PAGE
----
Toyota 1KD-FTV Piston Failure

Toyota Hilux 1KD-FTV EURO 4 Spec

 

Models – KUN26, KDJ120, KDJ125, KDJ150, KDJ155

Fault – Crack in piston, can lead to localised rupture

Symptoms – Sudden loss of power, engine runs rough (on 3 cylinders), loud knock at idle, black smoke from exhaust, excessive crankcase pressures

When disassembling the engine, there are cracks detected in one or more pistons (various sizes, up to a local ruptures). The look is radically different from the cases of usual piston melting, and only small local flowing can be observed in the areas of ruptures.

Summary Piston Cut out 1kd

The 1KD engine has been sold in Australia for over 10 years, and has had a bumpy ride in terms of engine reliability.  The first production of the engine is not affected by this issue as it featured a piston design which included a metal fibrous structure fused into the piston crown (as pictured).  This structure added extra strength to the piston thus avoiding failure.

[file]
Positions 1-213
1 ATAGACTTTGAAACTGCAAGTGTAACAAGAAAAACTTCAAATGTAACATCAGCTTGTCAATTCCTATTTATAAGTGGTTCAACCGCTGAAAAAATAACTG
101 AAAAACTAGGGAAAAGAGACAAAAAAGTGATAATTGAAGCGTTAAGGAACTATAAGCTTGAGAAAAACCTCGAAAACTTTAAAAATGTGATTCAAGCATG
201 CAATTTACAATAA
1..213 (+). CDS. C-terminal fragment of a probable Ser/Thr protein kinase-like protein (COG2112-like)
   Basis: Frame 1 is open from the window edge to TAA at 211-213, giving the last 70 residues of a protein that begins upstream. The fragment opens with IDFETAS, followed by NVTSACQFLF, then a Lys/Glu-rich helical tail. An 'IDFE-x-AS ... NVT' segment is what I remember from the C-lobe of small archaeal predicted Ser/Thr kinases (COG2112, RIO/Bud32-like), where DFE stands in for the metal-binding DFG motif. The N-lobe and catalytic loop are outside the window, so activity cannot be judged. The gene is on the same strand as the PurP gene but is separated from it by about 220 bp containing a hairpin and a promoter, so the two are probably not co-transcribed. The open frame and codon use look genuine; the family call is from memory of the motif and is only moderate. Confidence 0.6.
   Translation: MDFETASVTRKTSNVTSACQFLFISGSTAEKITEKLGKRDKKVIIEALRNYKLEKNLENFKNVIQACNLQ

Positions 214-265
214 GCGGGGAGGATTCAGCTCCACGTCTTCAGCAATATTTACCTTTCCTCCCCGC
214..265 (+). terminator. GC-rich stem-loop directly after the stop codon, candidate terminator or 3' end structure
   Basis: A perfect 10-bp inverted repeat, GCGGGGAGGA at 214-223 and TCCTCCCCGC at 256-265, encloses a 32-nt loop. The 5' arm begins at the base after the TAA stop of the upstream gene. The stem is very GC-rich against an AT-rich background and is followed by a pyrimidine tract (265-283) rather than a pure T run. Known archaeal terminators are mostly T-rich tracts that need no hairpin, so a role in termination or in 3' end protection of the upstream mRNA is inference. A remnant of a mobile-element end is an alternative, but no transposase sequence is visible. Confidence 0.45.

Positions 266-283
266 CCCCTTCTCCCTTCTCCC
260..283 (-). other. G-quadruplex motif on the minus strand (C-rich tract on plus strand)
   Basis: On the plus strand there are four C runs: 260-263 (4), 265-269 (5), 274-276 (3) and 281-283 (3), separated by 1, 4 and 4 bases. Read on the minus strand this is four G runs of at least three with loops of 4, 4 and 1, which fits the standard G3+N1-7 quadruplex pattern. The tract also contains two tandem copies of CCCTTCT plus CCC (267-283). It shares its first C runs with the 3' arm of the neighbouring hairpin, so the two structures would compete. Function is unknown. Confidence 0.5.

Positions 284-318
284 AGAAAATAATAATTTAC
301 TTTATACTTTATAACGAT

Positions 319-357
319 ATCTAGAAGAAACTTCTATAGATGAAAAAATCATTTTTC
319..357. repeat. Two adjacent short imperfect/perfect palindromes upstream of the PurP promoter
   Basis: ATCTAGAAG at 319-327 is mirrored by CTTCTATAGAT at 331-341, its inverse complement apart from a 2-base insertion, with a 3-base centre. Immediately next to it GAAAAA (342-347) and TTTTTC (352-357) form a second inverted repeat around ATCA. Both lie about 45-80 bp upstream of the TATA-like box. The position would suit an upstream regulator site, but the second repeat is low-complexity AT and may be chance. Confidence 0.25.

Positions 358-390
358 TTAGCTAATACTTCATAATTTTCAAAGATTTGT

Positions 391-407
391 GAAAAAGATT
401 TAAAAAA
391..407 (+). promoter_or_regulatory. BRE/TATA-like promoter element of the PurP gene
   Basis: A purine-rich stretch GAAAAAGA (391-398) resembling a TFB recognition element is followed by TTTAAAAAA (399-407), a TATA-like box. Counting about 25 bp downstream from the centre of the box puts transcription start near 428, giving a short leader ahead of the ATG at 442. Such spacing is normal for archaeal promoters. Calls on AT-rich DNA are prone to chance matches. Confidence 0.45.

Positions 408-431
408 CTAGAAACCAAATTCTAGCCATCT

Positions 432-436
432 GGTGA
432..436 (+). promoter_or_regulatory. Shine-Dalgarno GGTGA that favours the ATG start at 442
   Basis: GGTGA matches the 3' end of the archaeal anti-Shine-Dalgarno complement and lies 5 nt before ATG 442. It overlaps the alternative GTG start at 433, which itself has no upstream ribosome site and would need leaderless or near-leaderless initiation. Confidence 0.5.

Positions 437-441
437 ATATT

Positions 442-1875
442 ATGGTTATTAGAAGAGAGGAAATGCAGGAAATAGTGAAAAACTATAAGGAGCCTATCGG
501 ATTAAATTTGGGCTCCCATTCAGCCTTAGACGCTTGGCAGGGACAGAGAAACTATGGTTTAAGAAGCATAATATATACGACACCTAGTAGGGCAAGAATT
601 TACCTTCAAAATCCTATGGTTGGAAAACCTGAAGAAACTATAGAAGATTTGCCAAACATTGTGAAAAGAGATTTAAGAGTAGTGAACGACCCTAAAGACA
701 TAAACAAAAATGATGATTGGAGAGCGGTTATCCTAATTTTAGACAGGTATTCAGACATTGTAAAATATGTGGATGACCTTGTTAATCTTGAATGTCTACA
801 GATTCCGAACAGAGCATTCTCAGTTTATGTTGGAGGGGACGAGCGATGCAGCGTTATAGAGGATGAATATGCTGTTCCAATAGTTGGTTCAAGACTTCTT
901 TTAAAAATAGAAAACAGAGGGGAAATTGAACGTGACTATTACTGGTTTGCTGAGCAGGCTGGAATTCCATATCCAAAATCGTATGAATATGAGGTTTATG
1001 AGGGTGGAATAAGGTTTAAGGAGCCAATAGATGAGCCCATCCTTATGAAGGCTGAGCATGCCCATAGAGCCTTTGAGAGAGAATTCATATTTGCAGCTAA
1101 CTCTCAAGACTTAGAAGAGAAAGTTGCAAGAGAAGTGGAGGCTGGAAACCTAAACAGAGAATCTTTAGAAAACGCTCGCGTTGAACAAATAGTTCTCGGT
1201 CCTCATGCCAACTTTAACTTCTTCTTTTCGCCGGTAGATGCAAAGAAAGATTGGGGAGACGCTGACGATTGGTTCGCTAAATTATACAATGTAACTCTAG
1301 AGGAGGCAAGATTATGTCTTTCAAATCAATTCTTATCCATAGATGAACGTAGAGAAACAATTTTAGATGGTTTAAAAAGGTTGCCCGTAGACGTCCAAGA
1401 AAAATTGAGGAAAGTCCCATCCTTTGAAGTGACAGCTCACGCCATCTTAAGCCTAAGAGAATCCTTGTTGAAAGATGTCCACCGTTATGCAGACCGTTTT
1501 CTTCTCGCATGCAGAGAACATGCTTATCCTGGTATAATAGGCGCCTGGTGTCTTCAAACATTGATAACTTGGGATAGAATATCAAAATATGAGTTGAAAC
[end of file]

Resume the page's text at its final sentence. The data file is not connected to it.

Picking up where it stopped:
The engine underwent Euro 4 emissions modification which coincided with an overall modernization – reduced compression ratio, increased torque and power. The shape of the combustion chamber in the piston was changed, and any mention about the reinforced zone disappeared.  Considering the circumstances of occurrence, the cause of the problem should be called “inadequate strength margin on pistons”, essentially it comes down to design and construction mistakes on the Euro 4 version of the engine.

1KD-FTV Pistonkd-crack

Three years later the obviously substandard pistons were replaced by a new revision, however whilst this was an improvement, failures were still occurring, but at a lesser rate than previous.  Contributing factors are also associated with the fuel system, but are secondary.

The failures are most commonly occurring around the 100,000 – 150,000 km.  The problem is recognised by Toyota in several service bulletins released between 2011 and 2014.

See – technical-service-bulletin-toyota-1kd

Euro 5 revisions brought yet another design change, and whilst it’s still early days, it looks like the problem may have been resolved.  Time will tell.

Owners and potential buyers of the “EURO 4” affected models of the Hilux, Prado and Hi-ace should be wary.  The advice is simple, avoid chip tuning, avoid long driving at high speeds (especially under load) and service the fuel injectors every 100k.  This will reduce the likelihood of failure, but the only to overcome the inherent design fault is to change the pistons.  Speak to Southside Cylinder Heads today about repair and failure prevention options.  Engines & cylinder heads since 1977.